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Sask. hunting license sales decline for first time in 12 years


After years of consecutive growth, Saskatchewan saw a decrease in the number of residential hunters for the first time in over a decade.

According to the Saskatchewan Wildlife Federation (SWF), there was a roughly 15 per cent reduction in the number of hunting licenses purchased this past fall.

Executive director Darrell Crabbe said the reduction is largely driven by fewer people seeking "over the counter" licenses as opposed to the draw system licenses for bigger game tags.

"We had had a steady increase every year in resident hunting numbers across the board, that was, of course until 2022,"/ Crabbe said.

A survey distributed by the Saskatchewan Wildlife Federation has yielded "a huge number" of responses, with one main reason attributed to the lack of hunting activity.

The province's new trespassing legislation -- The Trespass to Property Amendment Act, 2019, and The Trespass to Property Consequential Amendments Act, 2019 -- require permission from landowners to access land for recreational use.

The legislation came into effect on Jan. 1, 2022, making this the first proper hunting season it was implemented, and Crabbe says many are opting to see how the new legislation works before buying a license.

"There is a great deal of difficulty trying to ascertain when you're hunting a specific area. Who owns the land? And secondly, how do you contact them and get that much-needed permission to pursue that activity?" Crabbe said.

Kevin Kopp at North Pro Sports in Saskatoon says sales have remained steady thanks to gun enthusiasts, but there's no doubt hunting traditions are changing in Saskatchewan.

"If you have a relationship and connections with landowners, you're OK. If you do not, it's a work in progress for you," Kopp said.

Kopp said a number of his customers are prepared hunters who spend hours researching, scouting and planning their hunting trips. Hunters fitting that description typically have permission to hunt, but the "over the counter" hunters who typically would have gone to a familiar area unannounced are choosing to stay home this winter.

"The old tradition of just going out on a Saturday morning is a lot different than it was years ago," Kopp said.

Crabbe said the SWF is approaching landowner groups and other stakeholders to determine a better system where landowners and hunters are more easily able to connect.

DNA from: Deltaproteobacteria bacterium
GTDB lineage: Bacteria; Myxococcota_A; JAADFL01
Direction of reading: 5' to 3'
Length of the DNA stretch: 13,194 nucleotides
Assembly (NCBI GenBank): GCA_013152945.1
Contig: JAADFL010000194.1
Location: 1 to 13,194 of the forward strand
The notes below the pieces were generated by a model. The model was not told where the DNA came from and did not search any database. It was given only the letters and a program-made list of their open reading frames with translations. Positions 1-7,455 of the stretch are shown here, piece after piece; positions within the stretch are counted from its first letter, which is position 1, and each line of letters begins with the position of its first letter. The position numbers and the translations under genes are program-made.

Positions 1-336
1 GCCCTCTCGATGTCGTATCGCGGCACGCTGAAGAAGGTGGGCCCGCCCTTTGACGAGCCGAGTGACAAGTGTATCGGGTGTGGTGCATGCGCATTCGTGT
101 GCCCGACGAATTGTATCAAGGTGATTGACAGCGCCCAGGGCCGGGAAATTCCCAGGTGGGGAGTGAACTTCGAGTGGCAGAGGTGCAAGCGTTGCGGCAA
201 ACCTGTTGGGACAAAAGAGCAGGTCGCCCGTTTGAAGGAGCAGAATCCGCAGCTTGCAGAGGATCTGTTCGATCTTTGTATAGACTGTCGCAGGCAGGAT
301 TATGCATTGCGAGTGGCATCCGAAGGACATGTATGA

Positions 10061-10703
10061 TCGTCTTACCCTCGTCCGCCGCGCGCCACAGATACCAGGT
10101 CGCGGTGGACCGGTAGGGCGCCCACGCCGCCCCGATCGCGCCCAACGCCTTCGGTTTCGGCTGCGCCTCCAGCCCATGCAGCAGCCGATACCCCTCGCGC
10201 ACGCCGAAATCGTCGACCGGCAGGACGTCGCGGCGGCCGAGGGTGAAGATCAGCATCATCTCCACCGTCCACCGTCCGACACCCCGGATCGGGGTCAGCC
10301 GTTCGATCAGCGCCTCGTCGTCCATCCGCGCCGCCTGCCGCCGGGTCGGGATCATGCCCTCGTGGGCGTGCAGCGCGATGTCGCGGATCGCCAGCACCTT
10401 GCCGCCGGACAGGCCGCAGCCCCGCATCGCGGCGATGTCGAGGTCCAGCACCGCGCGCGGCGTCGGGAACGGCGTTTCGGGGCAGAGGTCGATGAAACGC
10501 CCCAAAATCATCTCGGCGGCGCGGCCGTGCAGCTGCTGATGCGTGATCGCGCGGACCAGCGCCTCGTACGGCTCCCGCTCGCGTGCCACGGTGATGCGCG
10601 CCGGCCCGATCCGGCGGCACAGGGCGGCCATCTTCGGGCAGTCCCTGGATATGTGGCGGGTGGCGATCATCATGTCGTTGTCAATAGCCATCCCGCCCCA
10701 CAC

While many hunters are taking a year off to wait and see, the cost of fuel and other goods needed for hunting, as well as the increased prevalence of chronic wasting disease is also driving more people away.

"A number of areas in Saskatchewan, (chronic wasting disease) is pushing at 80 per cent rates, which make it very difficult to be able to justify going in harvesting an animal and of those areas," Crabbe said.

Hunters are left with no choice if a chronic wasting disease, a neurological disease found in some species of deer, elk and moose, test comes back positive. Although there are no known cases of CWD affecting any humans, the only advice is to throw the meat away.

As all these issues affect hunting activity in the province, Crabbe is growing concerned that people turning away from the sport isn't just a one-off, but part of a larger trend.

"That's always in the back of your mind. And, that would be the thought that's driving us, and it's right driving us right now," he said.

"A lot of individuals just stepped back for one year and are waiting to see what might develop further down the road."

His concern is not only with the sport and the role it plays in managing wildlife populations, but the overall economy as well.

Hunting, trapping and fishing contribute anywhere from $650 million to $700 million to the provincial economy every year, and it's one of the few activities that moves money from urban centres to rural areas.

"You look at every other type of activity that generates that type of financial benefit, it's almost all moving from rural areas into the larger centers," he said.

Thirty per cent of all licensed hunting, angling and trapping license sales contribute to the wildlife development fund, which not only helps fund the provincial hatchery but also funds research and educational ventures.

Crabbe worries if this one-year reduction becomes part of a longer trend, it could affect Saskatchewan's environment overall.

"We certainly don't want to see any drop in the funding available there because those dollars are more needed now than they ever have been," Crabbe said.

As both Crabbe and Kopp see a transition in hunting behaviours, both have an eye on the future to see what's in store moving forward.

"There's pros and cons to all of these new laws, and this definitely one con would be maybe it decreases hunting numbers," Kopp said. Top Stories

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